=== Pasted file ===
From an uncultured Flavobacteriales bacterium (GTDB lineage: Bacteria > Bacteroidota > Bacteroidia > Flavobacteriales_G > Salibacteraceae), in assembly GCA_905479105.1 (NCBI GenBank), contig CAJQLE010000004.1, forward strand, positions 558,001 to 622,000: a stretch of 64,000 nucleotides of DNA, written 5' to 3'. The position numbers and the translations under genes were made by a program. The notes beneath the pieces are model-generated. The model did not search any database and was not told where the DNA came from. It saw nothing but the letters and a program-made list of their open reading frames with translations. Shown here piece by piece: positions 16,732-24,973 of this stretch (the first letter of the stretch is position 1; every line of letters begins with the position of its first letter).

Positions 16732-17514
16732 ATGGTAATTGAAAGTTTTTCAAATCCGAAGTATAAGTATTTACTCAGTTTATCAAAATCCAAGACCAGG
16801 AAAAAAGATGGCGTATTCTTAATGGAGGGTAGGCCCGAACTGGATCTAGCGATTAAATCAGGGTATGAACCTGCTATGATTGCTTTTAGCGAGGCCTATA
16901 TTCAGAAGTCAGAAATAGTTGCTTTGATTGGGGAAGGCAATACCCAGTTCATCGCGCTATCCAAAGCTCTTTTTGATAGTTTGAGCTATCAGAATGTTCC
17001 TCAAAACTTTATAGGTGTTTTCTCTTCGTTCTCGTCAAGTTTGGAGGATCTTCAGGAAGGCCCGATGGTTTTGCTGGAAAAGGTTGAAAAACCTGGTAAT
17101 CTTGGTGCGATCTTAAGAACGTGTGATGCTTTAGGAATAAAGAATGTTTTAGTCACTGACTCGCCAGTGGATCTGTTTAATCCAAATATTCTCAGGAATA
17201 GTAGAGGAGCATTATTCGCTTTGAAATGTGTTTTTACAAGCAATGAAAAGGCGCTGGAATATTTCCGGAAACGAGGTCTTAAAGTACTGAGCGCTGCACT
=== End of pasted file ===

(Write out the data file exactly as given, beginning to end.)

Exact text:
From an uncultured Flavobacteriales bacterium (GTDB lineage: Bacteria > Bacteroidota > Bacteroidia > Flavobacteriales_G > Salibacteraceae), in assembly GCA_905479105.1 (NCBI GenBank), contig CAJQLE010000004.1, forward strand, positions 558,001 to 622,000: a stretch of 64,000 nucleotides of DNA, written 5' to 3'. The position numbers and the translations under genes were made by a program. The notes beneath the pieces are model-generated. The model did not search any database and was not told where the DNA came from. It saw nothing but the letters and a program-made list of their open reading frames with translations. Shown here piece by piece: positions 16,732-24,973 of this stretch (the first letter of the stretch is position 1; every line of letters begins with the position of its first letter).

Positions 16732-17514
16732 ATGGTAATTGAAAGTTTTTCAAATCCGAAGTATAAGTATTTACTCAGTTTATCAAAATCCAAGACCAGG
16801 AAAAAAGATGGCGTATTCTTAATGGAGGGTAGGCCCGAACTGGATCTAGCGATTAAATCAGGGTATGAACCTGCTATGATTGCTTTTAGCGAGGCCTATA
16901 TTCAGAAGTCAGAAATAGTTGCTTTGATTGGGGAAGGCAATACCCAGTTCATCGCGCTATCCAAAGCTCTTTTTGATAGTTTGAGCTATCAGAATGTTCC
17001 TCAAAACTTTATAGGTGTTTTCTCTTCGTTCTCGTCAAGTTTGGAGGATCTTCAGGAAGGCCCGATGGTTTTGCTGGAAAAGGTTGAAAAACCTGGTAAT
17101 CTTGGTGCGATCTTAAGAACGTGTGATGCTTTAGGAATAAAGAATGTTTTAGTCACTGACTCGCCAGTGGATCTGTTTAATCCAAATATTCTCAGGAATA
17201 GTAGAGGAGCATTATTCGCTTTGAAATGTGTTTTTACAAGCAATGAAAAGGCGCTGGAATATTTCCGGAAACGAGGTCTTAAAGTACTGAGCGCTGCACT